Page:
Jim and I tried to make a cell connection but our digital cells were worthless so we weren't able to call our spouses to let them know of our progress. We spent time reading the entries in the register and taking photos of the views that were very nice to the north, west and south. We noted the Benchmark as well and the rock message someone had left on the summit area. The views to the east were blocked by the bristlecone forest that came almost right up to the summit but no matter, we had those views to the east when we returned to the false summit on the way back to our vehicle. After a bite to eat and chatting about what we were seeing, it was all too soon to leave Swasey's summit. We knew thanks to the time that it had taken us to get up that there wouldn't be a second peak today. That was o.k. as we really wanted to savor the experience we had enjoyed on Swasey. The wind had died down and we weren't cold at all on the summit and from the time we hit the summit to the time we returned to our vehicle, there was no need to put any of the extra layers back on. The day had just kept getting better and better. We took a good look down the Sinbad canyon route and even though it was very direct, it wasn't for us and we would return the way we came. I could actually see my truck parked down there and it was sure enticing.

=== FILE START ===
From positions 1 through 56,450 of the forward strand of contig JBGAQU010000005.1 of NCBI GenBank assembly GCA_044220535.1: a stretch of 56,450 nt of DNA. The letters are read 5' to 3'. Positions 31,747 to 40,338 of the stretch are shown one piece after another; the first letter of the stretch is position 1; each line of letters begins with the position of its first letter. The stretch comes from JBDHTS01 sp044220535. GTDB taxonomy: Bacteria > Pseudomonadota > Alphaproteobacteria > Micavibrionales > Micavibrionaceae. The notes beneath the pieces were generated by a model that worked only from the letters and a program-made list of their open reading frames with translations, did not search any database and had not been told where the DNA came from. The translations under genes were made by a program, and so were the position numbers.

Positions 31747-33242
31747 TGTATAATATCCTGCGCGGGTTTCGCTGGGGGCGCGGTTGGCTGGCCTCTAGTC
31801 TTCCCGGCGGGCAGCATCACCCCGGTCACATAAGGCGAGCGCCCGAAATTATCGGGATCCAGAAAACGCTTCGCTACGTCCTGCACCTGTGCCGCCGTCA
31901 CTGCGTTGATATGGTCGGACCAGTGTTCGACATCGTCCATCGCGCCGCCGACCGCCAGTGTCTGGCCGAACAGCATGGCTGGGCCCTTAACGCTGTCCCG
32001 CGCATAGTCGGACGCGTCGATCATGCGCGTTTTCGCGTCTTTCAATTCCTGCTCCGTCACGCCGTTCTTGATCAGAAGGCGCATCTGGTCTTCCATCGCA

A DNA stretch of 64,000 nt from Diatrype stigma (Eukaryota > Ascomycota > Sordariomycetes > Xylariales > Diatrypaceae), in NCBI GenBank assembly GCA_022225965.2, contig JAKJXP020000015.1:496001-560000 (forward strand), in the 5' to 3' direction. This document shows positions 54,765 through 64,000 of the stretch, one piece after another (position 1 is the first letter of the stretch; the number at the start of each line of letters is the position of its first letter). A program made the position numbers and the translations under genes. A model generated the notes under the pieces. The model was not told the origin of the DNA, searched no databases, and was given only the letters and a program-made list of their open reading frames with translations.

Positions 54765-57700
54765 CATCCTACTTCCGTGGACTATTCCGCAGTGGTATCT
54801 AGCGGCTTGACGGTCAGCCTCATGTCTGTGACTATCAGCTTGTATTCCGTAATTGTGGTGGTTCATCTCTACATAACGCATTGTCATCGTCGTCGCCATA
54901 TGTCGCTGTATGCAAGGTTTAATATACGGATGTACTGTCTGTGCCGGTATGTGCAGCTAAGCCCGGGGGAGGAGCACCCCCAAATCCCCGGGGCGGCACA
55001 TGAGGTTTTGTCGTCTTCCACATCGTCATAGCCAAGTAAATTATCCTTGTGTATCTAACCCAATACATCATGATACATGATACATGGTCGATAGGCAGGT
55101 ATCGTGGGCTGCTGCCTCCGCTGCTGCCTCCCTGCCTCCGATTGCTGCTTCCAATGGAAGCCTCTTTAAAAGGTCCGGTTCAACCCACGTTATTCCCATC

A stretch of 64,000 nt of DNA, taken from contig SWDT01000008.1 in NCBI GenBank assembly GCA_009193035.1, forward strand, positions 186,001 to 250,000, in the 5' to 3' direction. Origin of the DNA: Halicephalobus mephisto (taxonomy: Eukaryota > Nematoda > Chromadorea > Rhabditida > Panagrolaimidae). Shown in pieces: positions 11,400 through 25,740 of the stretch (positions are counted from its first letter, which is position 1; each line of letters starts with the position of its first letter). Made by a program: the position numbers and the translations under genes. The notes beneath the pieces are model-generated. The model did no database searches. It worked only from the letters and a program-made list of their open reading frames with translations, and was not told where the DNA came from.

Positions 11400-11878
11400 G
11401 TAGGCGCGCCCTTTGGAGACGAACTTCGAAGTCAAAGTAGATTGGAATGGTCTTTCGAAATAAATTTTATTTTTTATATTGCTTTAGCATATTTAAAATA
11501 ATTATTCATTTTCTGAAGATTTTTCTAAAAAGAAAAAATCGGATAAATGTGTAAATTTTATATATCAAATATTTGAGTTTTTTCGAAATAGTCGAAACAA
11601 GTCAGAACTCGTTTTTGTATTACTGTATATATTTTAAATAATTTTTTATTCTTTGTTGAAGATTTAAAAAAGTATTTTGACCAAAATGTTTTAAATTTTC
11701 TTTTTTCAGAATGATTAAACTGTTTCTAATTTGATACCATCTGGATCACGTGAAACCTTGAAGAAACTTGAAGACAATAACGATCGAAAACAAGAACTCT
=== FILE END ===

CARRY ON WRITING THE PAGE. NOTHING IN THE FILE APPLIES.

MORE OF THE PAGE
Back into the fray
On the south ridge
We made our adios to the summit and headed back down. One little snow slope on the way back up to the false summit ridge was interesting as it seemed to contain the majority of the snow we had to go through on that side of the ridge. We found that all the snow we had come up through earlier in the day had melted away and once we hit the brush, Jim became a Mack Truck and just blasted his way through everything. I just followed. We made it back to the truck in 90 minutes and despite taking a different route down from the one we had taken up, it went well. I did sacrifice a glove to the mountain as the brush must have snagged it from where I had it stowed.
At the truck it was time for a high five and the journey home. Would I return to Swasey someday? Probably not but I certainly will always have a fond spot for this lonely mountain in my memory. Much thanks to Jim for being the perfect partner. It was a great day.
Totals: 4 miles overall with a smidgen under 2000 feet of elevation gain.
Also a special thanks to MountainGazelle
for her pics of her route that she shared with me from her visit via the southwest ridge. They were appreciated and the information contained on the SP page by Scott Patterson
was a great help. Notch Peak is now moved up another notch on my to do list.
I like to refer to all the ranges in the western Utah desert as "the Outback" as you are a long way from just about everything after you leave Delta. The area has quite a history and Mike Kelsey has written an interesting book on some of the area called "Jack Watson and....."